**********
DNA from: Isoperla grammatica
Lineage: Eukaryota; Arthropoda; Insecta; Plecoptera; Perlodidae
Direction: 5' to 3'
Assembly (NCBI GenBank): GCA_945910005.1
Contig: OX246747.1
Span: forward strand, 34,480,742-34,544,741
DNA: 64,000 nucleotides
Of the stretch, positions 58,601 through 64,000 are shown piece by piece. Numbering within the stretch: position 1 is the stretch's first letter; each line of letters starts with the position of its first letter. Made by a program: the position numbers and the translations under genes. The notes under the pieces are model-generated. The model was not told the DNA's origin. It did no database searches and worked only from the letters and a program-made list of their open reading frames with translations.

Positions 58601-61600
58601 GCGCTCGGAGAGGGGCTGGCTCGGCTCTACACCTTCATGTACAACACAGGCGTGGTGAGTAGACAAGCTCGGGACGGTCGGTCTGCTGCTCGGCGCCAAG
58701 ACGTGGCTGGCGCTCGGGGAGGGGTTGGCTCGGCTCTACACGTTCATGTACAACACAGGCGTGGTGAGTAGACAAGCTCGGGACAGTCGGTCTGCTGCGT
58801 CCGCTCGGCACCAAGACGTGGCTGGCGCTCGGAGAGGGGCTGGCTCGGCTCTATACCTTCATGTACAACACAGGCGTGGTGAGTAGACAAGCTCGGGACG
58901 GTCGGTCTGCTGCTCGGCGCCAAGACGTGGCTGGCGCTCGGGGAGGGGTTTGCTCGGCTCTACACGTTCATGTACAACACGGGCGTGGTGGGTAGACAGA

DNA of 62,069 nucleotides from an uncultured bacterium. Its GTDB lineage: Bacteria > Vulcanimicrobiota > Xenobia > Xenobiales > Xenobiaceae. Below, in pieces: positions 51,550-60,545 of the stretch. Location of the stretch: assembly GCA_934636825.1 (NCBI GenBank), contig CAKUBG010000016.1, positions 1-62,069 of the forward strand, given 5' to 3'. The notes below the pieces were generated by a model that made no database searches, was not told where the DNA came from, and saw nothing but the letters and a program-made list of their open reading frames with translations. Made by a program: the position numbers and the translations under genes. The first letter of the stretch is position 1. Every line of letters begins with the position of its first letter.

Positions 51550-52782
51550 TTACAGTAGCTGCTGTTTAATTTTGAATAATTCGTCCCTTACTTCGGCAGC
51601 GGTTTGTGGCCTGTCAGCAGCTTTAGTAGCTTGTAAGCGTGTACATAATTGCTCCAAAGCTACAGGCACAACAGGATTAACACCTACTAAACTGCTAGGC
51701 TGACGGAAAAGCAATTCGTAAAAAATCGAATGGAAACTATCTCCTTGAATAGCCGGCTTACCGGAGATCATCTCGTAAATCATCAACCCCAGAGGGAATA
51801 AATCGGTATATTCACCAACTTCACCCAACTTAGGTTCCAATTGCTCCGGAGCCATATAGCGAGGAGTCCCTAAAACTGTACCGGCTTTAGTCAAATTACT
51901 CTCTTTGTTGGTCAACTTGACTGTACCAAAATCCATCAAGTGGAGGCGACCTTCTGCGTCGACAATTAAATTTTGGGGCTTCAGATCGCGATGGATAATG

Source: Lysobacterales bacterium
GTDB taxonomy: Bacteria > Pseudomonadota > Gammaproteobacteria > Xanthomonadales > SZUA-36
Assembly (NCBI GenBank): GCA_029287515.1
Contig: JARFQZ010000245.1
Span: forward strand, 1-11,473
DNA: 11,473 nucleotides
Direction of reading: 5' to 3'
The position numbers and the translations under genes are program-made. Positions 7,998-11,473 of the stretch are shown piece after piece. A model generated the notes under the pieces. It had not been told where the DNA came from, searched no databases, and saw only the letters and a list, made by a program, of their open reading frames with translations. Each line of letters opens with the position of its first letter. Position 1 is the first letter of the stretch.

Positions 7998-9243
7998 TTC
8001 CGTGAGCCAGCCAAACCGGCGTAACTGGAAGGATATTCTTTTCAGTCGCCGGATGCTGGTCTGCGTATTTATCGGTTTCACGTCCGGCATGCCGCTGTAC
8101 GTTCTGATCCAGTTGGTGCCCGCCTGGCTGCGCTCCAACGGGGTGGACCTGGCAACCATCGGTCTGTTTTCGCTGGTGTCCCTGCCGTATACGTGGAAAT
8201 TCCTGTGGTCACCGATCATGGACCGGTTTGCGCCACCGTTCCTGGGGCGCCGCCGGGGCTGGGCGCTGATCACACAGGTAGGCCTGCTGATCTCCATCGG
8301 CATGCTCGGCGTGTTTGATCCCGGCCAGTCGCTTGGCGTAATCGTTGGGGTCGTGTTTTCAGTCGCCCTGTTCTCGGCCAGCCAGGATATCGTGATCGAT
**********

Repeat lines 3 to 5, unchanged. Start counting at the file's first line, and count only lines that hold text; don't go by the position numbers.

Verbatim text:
Direction: 5' to 3'
Assembly (NCBI GenBank): GCA_945910005.1
Contig: OX246747.1